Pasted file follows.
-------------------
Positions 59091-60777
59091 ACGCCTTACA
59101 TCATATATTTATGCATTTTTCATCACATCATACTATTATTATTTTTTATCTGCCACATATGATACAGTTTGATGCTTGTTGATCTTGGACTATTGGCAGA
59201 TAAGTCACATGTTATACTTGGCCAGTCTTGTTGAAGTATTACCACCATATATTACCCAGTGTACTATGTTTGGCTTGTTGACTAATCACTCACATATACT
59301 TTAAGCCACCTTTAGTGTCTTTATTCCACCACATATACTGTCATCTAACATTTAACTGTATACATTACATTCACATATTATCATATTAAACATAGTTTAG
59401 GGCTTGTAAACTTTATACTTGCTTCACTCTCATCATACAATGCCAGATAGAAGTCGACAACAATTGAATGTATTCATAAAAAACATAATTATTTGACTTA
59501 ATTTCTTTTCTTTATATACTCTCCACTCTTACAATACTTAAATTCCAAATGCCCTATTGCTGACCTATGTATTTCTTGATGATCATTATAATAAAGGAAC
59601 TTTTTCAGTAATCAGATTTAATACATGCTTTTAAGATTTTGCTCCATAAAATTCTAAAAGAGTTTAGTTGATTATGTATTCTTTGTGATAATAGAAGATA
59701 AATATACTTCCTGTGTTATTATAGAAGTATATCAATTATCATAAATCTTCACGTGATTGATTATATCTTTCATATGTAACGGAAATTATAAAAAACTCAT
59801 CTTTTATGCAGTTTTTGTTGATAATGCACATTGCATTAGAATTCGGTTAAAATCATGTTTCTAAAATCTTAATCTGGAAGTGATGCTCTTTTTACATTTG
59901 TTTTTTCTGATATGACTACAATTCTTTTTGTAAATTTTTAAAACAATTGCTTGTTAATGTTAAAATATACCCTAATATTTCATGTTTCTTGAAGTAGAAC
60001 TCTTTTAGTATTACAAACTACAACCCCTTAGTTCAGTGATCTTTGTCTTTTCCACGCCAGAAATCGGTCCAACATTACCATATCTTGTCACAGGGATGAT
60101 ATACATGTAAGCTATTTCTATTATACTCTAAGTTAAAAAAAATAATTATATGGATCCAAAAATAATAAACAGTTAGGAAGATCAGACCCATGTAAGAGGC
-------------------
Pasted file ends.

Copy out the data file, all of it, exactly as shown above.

Positions 59091-60777
59091 ACGCCTTACA
59101 TCATATATTTATGCATTTTTCATCACATCATACTATTATTATTTTTTATCTGCCACATATGATACAGTTTGATGCTTGTTGATCTTGGACTATTGGCAGA
59201 TAAGTCACATGTTATACTTGGCCAGTCTTGTTGAAGTATTACCACCATATATTACCCAGTGTACTATGTTTGGCTTGTTGACTAATCACTCACATATACT
59301 TTAAGCCACCTTTAGTGTCTTTATTCCACCACATATACTGTCATCTAACATTTAACTGTATACATTACATTCACATATTATCATATTAAACATAGTTTAG
59401 GGCTTGTAAACTTTATACTTGCTTCACTCTCATCATACAATGCCAGATAGAAGTCGACAACAATTGAATGTATTCATAAAAAACATAATTATTTGACTTA
59501 ATTTCTTTTCTTTATATACTCTCCACTCTTACAATACTTAAATTCCAAATGCCCTATTGCTGACCTATGTATTTCTTGATGATCATTATAATAAAGGAAC
59601 TTTTTCAGTAATCAGATTTAATACATGCTTTTAAGATTTTGCTCCATAAAATTCTAAAAGAGTTTAGTTGATTATGTATTCTTTGTGATAATAGAAGATA
59701 AATATACTTCCTGTGTTATTATAGAAGTATATCAATTATCATAAATCTTCACGTGATTGATTATATCTTTCATATGTAACGGAAATTATAAAAAACTCAT
59801 CTTTTATGCAGTTTTTGTTGATAATGCACATTGCATTAGAATTCGGTTAAAATCATGTTTCTAAAATCTTAATCTGGAAGTGATGCTCTTTTTACATTTG
59901 TTTTTTCTGATATGACTACAATTCTTTTTGTAAATTTTTAAAACAATTGCTTGTTAATGTTAAAATATACCCTAATATTTCATGTTTCTTGAAGTAGAAC
60001 TCTTTTAGTATTACAAACTACAACCCCTTAGTTCAGTGATCTTTGTCTTTTCCACGCCAGAAATCGGTCCAACATTACCATATCTTGTCACAGGGATGAT
60101 ATACATGTAAGCTATTTCTATTATACTCTAAGTTAAAAAAAATAATTATATGGATCCAAAAATAATAAACAGTTAGGAAGATCAGACCCATGTAAGAGGC